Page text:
Up next in our student series, Jenna Ason looks at Lee Berger’s recent Homo naledi discovery.
A Broader Perspective
In today’s world it can be easy to get caught up and lost in the complexities that dictate our everyday lives. One can easily become distracted and overwhelmed and lose sight of the fact that there is a great big wonderful world out there beyond our day-to-day existence. A world that has been here long before any of us were born, and a world that will be here long after all of us are gone. It is invaluable therefore to sometimes take a step back to examine that broad and wonderful world that we all call home. Perhaps one of the best ways to do that is to take a look at a small sliver of this incredible world, a treasure trove of history, the Rising Star Cave.
The Rising Star Cave is located just outside of Johannesburg in South Africa. In 2013, two cavers discovered an unknown cavern within the Rising Star Cave system that contained, what they believed to be, the fossilized remains from an early hominid. Lee Berger, an archaeologist known for his involvement in the discovery of Australopithecus sediba, quickly put together a team to excavate the chamber. The challenging part for him was the difficulty of getting into the chamber itself. With a very narrow and treacherous entrance (no bigger than 18cm at some points), Berger had to find very specialized individuals who were not only willing to drop everything to come to Africa, but additionally they had to be very small.
Within that chamber they discovered something new and extraordinary, Homo naledi. It was not remains from just one or two individuals that occupied this chamber. It was remains from many individuals ranging in age from infants to the very elderly. Reportedly, this age range is what one would expect to find in a graveyard or cemetery. Something incredibly interesting about the fossil remains was the fact that they seemed to have a mosaic of features. Some of the features seem nearly indistinguishable from modern man and some features resemble Australopithecus. A combination like that is a really rare find. Then there is the question of how the remains got there. One theory that was quickly discarded was that a predator dropped them there. With the remains from no other species (save those of a lone owl) found there, this theory could be difficult to find true as predators tend to prey on multiple species. Another theory is that perhaps this cave was a very early form of burial and disposal of the dead. This is very significant in that this could be an indication of a far more complex social structure before anyone ever dreamed it could exist.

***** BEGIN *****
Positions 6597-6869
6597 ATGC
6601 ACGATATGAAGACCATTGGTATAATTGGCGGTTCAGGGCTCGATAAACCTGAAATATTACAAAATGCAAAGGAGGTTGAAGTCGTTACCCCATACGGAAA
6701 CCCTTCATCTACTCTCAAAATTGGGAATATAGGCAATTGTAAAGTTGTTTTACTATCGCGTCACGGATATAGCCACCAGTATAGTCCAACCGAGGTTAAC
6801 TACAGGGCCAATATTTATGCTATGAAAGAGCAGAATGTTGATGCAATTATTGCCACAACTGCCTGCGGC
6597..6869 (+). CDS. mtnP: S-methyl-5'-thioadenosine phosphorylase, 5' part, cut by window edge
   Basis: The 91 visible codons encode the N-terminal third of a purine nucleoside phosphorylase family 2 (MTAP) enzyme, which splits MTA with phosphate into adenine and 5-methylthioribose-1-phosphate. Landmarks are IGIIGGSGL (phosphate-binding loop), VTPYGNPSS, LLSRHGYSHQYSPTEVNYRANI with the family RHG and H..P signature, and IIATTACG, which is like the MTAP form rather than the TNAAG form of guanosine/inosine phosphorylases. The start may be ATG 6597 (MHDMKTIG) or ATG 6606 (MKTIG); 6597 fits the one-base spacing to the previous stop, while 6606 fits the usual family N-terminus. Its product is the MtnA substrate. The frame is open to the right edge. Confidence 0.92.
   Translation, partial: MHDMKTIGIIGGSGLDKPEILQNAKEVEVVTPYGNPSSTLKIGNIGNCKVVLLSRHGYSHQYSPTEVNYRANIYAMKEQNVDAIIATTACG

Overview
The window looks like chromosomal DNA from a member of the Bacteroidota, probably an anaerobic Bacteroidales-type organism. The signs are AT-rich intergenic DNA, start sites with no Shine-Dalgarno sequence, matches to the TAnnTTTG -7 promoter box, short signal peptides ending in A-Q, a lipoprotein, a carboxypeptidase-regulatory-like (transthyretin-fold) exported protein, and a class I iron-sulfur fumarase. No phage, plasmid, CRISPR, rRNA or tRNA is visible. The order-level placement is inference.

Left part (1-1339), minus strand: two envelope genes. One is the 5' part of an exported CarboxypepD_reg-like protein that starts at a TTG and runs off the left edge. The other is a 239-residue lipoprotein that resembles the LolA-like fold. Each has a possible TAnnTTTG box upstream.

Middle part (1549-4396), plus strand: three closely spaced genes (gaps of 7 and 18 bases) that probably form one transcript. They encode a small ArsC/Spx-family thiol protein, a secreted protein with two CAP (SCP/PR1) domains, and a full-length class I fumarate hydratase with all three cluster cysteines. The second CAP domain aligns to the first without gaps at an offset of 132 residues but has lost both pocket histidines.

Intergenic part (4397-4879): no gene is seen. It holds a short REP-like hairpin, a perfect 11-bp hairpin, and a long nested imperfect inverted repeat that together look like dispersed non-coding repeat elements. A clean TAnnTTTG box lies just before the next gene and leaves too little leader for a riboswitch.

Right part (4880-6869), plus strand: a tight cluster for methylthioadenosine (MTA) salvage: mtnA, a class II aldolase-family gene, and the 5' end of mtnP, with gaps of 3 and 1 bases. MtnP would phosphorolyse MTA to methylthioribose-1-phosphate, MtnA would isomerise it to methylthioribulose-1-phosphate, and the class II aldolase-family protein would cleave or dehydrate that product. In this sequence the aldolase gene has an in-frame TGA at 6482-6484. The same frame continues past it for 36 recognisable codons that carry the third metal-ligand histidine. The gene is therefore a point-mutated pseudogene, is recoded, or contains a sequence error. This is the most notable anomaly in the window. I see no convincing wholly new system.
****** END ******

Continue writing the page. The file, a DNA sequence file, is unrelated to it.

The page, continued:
Beyond being an incredibly exciting and interesting topic, for those of us who are students of Georgia Southern University, this story has a more personal appeal. Lee Berger got his undergraduate degree in Anthropology and Archaeology from Georgia Southern nearly thirty years ago. There is still much to be learned from the Rising Star Cave system. Perhaps it will a yield a great wealth of information about an ancestor of modern humanity, and perhaps not. Researchers say the surface has only been scratched and the future of Rising Star Cave appears to be promising. Regardless of what information it may or may not yield to us, it is a good reminder of the vastness that is our world.
Further Exploration and Sources:
The documentary: “Nova ‘Dawn of Humanity”, PBS/NOVA, 2014. Season 42 ep 15.
And more National Geographic articles than you can shake a stick at